A leader of the Texas House of Representatives apologized Friday for circulating an appeal to ban the teaching of evolution as derived from “Rabbinic writings” and other Jewish texts, the New York Times published Saturday.
According to the report, Republican lawmaker Warren Chisum had no intention of offending anyone saying that he had received the memo from Ben Bridges, a Georgia legislator, and that he never took it very seriously.
Last week Chisum, 68, an 18-year veteran of the House and second in power only to the speaker, Tom Craddick, apparently sent a memorandum to all 149 state representatives in Texas, the report noted.
According the New York Times, the memo which came from Bridges declared that “tax-supported evolution science” was based on religion and therefore unlawful under the United States Constitution.
The memo also noted that “Indisputable evidence - long hidden but now available to everyone - demonstrates conclusively that so-called secular evolution science is the Big Bang 15-billion-year alternate ‘creation scenario’ of the Pharisee Religion.”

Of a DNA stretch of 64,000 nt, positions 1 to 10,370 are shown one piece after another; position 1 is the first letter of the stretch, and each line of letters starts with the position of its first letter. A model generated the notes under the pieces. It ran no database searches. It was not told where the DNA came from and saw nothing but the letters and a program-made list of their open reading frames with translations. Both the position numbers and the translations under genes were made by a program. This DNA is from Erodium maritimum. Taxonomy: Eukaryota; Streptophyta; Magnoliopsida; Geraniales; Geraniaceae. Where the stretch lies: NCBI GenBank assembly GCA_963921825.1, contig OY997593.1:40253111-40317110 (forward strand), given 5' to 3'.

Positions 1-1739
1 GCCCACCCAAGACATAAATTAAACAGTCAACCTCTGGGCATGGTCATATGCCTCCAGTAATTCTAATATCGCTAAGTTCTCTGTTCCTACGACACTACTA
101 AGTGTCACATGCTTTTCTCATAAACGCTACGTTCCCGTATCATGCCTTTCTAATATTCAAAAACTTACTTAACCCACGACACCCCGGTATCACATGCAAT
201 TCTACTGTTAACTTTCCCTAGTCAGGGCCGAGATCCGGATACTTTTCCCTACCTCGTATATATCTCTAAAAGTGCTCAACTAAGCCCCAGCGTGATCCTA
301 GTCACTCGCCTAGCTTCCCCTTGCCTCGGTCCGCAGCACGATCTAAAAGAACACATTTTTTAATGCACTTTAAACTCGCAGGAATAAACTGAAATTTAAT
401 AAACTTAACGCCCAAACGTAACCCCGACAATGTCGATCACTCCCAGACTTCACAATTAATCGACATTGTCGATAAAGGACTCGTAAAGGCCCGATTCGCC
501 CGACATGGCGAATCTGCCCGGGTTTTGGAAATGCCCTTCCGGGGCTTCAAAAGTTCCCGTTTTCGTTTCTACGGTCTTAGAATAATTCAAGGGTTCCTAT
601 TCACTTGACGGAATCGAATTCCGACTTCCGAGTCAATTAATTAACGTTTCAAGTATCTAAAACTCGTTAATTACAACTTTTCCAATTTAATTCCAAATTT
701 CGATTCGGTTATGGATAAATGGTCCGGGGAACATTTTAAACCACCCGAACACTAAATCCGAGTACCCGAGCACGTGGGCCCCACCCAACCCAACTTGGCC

“This scenario,” the memorandum went on, “is derived concept-for-concept from rabbinic writings on the mystic ‘holy book’ kabala dating back at least two millennia.”
The memorandum was condemned by some Texas lawmakers and by the Anti-Defamation League. Mark L. Briskman, director of the league’s North Texas-Oklahoma regional office, said he was shocked and appalled Chisum would share this outrageous anti-Semitic material with his colleagues in the Texas House.
When questioned about his apparent endorsement of the memorandum, the reported noted, Chisum appeared to back away from it saying it did not reflect his opinion.
According to the New York Times, Chisum said he sincerely regretted not taking the time to carefully review the memo and to recognize that it may have hurt or offended some groups.